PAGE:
Why Shareholder Value Management Still Matters

Why Shareholder Value Management Still Matters

     
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About the Commentators
  • author image
    Gerry Hansell
    Gerry is a BCG Fellow, senior partner and managing director in the Chicago office, and he leads the firm's Corporate Development practice in the Americas region.
  • author image
    Eric Olsen

    Eric is a senior partner and managing director in BCG’s Chicago office, and he is a global topic leader for Shareholder Value Management within the Corporate Development practice.

 

Why Shareholder Value Management Still Matters

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  • Critics argue that managing for shareholder value contributed to the global economic crisis by encouraging executives to overemphasize the short-term, oversimplify their company's actual performance, and overpay for dangerous risk-taking by corporate management. What's more, considering that in late 2008 many investments declined in market value by half or more in the space of a few short weeks, why should we still trust shareholder value as a relevant measure of corporate performance?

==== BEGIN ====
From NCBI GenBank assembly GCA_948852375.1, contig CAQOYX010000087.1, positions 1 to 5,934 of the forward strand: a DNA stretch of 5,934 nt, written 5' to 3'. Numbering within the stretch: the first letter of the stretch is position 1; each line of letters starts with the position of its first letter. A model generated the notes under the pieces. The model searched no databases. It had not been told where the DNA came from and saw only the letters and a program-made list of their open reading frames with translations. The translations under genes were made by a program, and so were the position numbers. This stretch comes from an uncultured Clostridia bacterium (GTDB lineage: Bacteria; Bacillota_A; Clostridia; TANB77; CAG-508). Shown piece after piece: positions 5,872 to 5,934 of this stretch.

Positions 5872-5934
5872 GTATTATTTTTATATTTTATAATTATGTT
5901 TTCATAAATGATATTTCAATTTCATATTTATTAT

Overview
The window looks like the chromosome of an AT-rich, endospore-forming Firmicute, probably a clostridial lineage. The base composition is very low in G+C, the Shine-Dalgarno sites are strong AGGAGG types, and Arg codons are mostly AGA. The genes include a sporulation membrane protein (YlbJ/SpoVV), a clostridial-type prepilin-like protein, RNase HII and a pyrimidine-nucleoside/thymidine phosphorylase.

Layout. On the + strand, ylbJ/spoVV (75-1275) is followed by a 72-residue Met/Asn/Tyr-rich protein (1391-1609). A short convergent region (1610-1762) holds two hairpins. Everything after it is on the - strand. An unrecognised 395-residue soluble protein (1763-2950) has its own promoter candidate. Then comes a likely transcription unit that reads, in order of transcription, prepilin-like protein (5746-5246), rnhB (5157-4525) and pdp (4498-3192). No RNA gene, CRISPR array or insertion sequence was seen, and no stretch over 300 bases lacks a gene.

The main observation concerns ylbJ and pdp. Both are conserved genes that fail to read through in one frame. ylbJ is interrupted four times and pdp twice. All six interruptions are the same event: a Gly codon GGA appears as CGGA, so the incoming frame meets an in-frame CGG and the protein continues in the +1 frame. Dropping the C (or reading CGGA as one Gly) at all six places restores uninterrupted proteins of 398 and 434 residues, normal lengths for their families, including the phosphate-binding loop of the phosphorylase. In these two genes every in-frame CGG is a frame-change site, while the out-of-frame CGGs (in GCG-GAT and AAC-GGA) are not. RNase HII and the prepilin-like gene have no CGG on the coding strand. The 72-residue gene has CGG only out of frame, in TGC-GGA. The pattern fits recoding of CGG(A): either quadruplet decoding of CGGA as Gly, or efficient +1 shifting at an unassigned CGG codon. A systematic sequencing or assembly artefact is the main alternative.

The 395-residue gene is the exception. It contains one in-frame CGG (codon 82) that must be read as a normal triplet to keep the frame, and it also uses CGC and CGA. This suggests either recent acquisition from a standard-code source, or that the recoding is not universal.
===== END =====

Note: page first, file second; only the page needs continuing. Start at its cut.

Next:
To blame the concept of shareholder value management for such negative outcomes is to mistake remarkably poor—and in some cases, self-interested—corporate governance for defects of principle in the idea itself. Understood correctly, the principles of managing for shareholder value are simple: First, ensure that a company delivers enduring economic returns above the cost of any new capital it employs; and second, increase the returns earned by its existing capital over time.

    Read the full piece at Bloomberg Businessweek.

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